259 S.E.2d 408 (N.C.App. 1979), 7826SC1020, Stanley v. Brown
|Citation:||259 S.E.2d 408, 43 N.C.App. 503|
|Party Name:||Cynthia Mattie Grayson STANLEY v. Charles W. BROWN.|
|Case Date:||November 06, 1979|
|Court:||Court of Appeals of North Carolina|
Thomas R. Cannon, Charlotte, for plaintiff-appellant.
Golding, Crews, Meekins, Gordon & Gray by John G. Golding, Charlotte, for defendant-appellee.
Two questions are presented to this Court: What is the appropriate period of limitations for a personal injury action
based upon professional malpractice, and when does the statutory period begin to run?
Plaintiff contends that: (1) she was 66 years of age at the time of the operation and she was not skilled enough to perceive that there was an error in defendant's surgical procedure, particularly since she had been told by the defendant that the difficulty she was experiencing was something she was going to have to live with; (2) plaintiff's injury was therefore "not readily apparent" and thus the three-year statute of limitations, N.C.Gen.Stat. § 1-15(b) applies; (3) plaintiff therefore should have had three years from 18 October 1974 within which to file her suit; and (4) plaintiff in fact filed on 14 October 1977 within the three-year period. We do not agree with plaintiff's contentions.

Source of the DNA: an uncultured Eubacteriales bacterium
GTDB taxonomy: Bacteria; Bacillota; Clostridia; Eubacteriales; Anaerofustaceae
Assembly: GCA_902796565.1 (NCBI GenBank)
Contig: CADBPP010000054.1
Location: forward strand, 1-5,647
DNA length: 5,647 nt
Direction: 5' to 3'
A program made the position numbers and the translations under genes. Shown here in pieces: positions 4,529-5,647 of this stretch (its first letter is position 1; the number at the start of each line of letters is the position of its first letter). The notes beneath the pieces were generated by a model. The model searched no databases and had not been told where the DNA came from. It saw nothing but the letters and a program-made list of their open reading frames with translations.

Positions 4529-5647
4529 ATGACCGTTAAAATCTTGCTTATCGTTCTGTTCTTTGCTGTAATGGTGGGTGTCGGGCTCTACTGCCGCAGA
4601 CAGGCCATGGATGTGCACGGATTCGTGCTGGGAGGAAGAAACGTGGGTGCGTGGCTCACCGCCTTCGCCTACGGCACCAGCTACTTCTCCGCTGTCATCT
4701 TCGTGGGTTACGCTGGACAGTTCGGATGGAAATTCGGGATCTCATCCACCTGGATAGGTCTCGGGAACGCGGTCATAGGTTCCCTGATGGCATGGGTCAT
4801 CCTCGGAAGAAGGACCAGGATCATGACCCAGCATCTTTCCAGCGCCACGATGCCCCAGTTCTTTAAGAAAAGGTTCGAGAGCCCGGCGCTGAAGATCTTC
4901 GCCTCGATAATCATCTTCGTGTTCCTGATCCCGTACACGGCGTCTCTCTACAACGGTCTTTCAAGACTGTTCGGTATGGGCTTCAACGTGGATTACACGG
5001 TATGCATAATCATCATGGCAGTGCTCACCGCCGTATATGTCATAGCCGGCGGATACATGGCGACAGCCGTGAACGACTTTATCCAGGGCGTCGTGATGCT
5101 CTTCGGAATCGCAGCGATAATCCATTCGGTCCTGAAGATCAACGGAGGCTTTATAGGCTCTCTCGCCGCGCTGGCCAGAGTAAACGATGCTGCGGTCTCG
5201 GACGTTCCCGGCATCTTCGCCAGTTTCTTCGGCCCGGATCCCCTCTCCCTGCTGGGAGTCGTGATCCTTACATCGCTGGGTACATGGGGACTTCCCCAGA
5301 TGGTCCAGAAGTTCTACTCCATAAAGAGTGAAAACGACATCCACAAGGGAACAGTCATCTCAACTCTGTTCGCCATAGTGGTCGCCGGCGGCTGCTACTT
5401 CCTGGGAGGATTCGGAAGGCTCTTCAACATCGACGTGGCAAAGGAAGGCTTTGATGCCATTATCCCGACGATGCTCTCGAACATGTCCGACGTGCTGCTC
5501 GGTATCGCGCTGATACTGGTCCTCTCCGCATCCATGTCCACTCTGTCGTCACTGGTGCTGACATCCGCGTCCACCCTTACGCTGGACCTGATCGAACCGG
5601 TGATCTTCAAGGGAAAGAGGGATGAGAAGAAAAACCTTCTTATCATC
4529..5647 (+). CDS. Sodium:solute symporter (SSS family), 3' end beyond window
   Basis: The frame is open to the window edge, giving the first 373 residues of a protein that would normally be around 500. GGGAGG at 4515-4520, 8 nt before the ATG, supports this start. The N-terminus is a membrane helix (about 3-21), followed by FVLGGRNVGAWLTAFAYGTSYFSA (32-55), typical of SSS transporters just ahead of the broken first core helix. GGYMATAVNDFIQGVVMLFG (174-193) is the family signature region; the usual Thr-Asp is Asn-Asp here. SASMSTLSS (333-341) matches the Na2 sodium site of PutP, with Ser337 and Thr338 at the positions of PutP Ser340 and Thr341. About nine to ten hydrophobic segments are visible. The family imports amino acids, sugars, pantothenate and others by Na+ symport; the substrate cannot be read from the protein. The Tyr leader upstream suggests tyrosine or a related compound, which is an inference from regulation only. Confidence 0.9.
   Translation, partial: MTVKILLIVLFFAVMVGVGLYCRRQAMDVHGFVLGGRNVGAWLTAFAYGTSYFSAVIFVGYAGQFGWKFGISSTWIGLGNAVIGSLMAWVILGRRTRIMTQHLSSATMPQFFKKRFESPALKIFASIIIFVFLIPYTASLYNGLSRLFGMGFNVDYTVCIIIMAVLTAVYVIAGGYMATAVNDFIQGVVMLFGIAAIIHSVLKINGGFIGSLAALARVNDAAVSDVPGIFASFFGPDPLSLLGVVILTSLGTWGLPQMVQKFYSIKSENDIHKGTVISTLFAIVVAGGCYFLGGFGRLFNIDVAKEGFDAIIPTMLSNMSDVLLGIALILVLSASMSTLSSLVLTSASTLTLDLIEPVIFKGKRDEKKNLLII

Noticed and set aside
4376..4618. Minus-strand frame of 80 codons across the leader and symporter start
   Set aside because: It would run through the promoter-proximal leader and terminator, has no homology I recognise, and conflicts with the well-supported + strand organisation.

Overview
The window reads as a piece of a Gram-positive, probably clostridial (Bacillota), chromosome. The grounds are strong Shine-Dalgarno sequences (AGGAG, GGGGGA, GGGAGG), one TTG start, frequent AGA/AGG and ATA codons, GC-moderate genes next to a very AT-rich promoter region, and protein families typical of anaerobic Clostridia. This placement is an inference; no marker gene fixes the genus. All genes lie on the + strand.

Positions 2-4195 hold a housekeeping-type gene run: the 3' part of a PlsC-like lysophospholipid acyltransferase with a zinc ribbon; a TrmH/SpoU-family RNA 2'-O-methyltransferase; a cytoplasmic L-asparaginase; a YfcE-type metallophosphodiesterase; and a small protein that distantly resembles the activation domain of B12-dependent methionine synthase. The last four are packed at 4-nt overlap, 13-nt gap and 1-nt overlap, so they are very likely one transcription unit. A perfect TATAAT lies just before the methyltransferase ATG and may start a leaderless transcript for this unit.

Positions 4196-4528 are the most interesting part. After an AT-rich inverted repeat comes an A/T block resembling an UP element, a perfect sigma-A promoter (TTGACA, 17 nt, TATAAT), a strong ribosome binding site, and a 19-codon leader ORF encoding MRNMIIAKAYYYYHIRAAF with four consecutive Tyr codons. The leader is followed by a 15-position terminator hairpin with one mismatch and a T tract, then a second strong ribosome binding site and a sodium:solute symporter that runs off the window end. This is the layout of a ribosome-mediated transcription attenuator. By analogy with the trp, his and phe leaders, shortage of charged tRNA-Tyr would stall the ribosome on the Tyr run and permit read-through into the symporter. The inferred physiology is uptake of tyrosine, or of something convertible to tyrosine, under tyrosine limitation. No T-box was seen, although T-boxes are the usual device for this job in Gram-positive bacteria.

The applicable statute of limitations, N.C.Gen.Stat. § 1-15 provides as follows:
"Statute runs from accrual of action. (a) Civil actions can only be commenced within the periods prescribed in this Chapter, after the cause of action has accrued, except where in special cases a different limitation is prescribed by statute.
[43 N.C.App. 505] (b) Except where otherwise provided by statute, a cause of action, other than one for wrongful death Or one for malpractice arising out of the performance of or failure to perform professional services, having as an essential element bodily injury to the person or a defect in or damage to property which originated under circumstances making the injury, defect or damage not readily apparent to the claimant at the time of its origin, is deemed to have accrued at the time the injury was discovered by the claimant, or ought reasonably to have been discovered by him, whichever event first occurs; provided that in such cases the period shall not exceed 10 years from the last act of the defendant giving rise to the claim for relief.
(c) Except where otherwise provided by statute, a...
To continue readingFREE SIGN UP